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Campaign Frenzy in New Hampshire


From the studios of NPR West, this is DAY TO DAY. I'm Alex Chadwick.


I'm Madeleine Brand.

Presidential contenders are swarming around New Hampshire with last minute campaigning, but the Republican candidate that's creating the biggest buzz is causing alarm with many Republicans. That's coming up.

CHADWICK: First, tomorrow in New Hampshire, the polls open at 6:00 o'clock in the morning. Over the past three days, voters in that Granite State have bounced from one political event to another. The candidates certainly have. I'm not so sure about all of there voters.

Anyway, New Hampshire Public Radio's Dan Gorenstein caught up with some of these voters to see which candidate they like best before the voting begins.

DAN GORENSTEIN: On Friday night, about 3,000 people came out for the state Democratic Party's fundraiser. So many people crowded the stage to see Obama, it had become a fire hazard.

Unidentified Man: Ladies and gentlemen, there are safety concerns before we can proceed. Please take your seats.

GORENSTEIN: Before people could even make it back to their seats, the Illinois senator came out.

Unidentified Man: Senator Barack Obama.

(Soundbite of applause)

GORENSTEIN: People instantaneously spun back and surged forward, nearly running. Obama left people in this typically subdued crowd dancing after his speech. But just when it seems like the Democratic race here is Barack Obama's to lose, 39 hours later something like this happens.

(Soundbite of chanting)

Unidentified People: Hillary! Hillary! Hillary!

GORENSTEIN: On a cold, overcast Sunday afternoon, a line of people stretching at least a half a mile long had come to the Nashua North High School gymnasium to see the former First Lady. And many who had waited to get inside, like Kay Loacker(ph), were with her. Loacker says she really saw a difference between Clinton and Obama during Saturday night's debate.

Ms. KAY LOACKER: With the discussions about foreign policy, I felt that Bill Richardson and Hillary Clinton were giving answers with just many more examples and substance. Whereas the other two, the answers were more still in generalities.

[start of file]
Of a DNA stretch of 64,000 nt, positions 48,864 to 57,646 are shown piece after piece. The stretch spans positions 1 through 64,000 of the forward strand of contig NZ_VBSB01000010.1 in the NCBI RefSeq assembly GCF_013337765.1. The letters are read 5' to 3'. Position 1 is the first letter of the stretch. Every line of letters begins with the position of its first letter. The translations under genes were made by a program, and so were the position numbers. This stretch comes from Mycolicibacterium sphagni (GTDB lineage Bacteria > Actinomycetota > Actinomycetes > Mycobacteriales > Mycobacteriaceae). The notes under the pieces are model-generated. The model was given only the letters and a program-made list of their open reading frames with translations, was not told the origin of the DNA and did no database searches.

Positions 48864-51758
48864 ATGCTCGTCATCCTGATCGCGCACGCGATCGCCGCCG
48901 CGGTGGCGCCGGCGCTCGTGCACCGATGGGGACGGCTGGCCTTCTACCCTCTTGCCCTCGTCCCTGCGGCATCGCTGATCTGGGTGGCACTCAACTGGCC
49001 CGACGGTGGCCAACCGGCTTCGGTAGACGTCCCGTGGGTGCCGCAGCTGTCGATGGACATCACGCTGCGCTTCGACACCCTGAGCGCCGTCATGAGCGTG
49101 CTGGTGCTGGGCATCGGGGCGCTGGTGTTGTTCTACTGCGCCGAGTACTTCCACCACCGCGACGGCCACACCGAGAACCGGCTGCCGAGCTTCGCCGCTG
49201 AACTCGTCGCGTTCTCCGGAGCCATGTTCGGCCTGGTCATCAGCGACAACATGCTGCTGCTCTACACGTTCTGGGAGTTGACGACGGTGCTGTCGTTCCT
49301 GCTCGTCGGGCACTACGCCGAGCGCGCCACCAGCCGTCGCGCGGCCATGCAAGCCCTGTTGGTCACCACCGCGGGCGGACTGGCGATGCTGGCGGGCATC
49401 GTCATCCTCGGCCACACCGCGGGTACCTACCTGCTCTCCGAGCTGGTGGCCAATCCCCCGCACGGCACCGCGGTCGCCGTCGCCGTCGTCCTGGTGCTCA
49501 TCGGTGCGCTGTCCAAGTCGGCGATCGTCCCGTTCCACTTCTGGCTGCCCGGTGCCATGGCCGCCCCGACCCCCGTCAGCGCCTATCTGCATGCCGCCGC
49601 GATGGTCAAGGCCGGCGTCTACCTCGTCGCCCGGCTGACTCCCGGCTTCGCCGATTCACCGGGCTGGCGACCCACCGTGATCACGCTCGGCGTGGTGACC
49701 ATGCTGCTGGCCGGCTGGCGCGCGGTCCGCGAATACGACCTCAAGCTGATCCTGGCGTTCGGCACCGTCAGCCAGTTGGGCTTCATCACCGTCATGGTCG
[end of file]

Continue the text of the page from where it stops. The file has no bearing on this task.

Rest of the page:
GORENSTEIN: Those who don't like Obama say they find him either inexperienced, vague or both, but according to a Sunday evening tracking poll done by the University of New Hampshire, he still has taken a 10 point lead over Clinton.

As for the Republicans, Iowa caucus winner Mike Huckabee isn't doing so well. The state has far fewer social conservatives. In his speech Saturday with cult hero Chuck Norris at his side, Huckabee only made one overt religious reference. Theresa Bishop(ph), says safety, not abortion or gay marriage, seems to be more important to many of her conservative friends and neighbors.

Ms. THERESA BISHOP: I hope he surprises us. A lot of our friends are looking at the terrorist issue, foreign policy, and they think McCain is going to be the best to deal with that.

GORENSTEIN: According to that same tracking poll, McCain is running ahead with a six-point lead over former Massachusetts Governor Mitt Romney. It's really not surprising that McCain is doing well here. He won back in 2000 and he spent more time here than most of his rivals.

But what continues to be his strength is his ability to woo independents like Kathy Wolf(ph), who make up over 40 percent of the electorate.

Ms. KATHY WOLF: I like his independence. I like that he's a moderate Republican. I like that he doesn't - he's willing to cross the aisle. You know, I appreciate him going out, doing the town hall meetings and talking with voters, willing to take tough questions.

GORENSTEIN: Whether it his independent streak or his time as a prisoner of war, many voters feel like McCain is genuine and trustworthy. The most common question about the senator is whether he's too old for the job. The biggest question Republicans seem to have for former Massachusetts Governor Mitt Romney is whether he believes in anything other than becoming president. What's really clear is that many Republicans are still shopping. The University of New Hampshire tracking poll found that only 44 percent of voters knew who they are definitely going to support.

I asked Lisa Berudi(ph) if she had to vote in five minutes, who she'd back? Her eyes bulged and she puffed her cheeks.

Ms. LISA BERUDI: I'd probably, oh, I don't know. I'd struggle right now. I really - I don't know what I would do.

GORENSTEIN: For Berudi and all those other undecided voters still out there, Monday offers 47 separate presidential campaign events to help people make up their minds.

For NPR News, I'm Dan Gorenstein. Transcript provided by NPR, Copyright NPR.

NPR transcripts are created on a rush deadline by an NPR contractor. This text may not be in its final form and may be updated or revised in the future. Accuracy and availability may vary. The authoritative record of NPR’s programming is the audio record.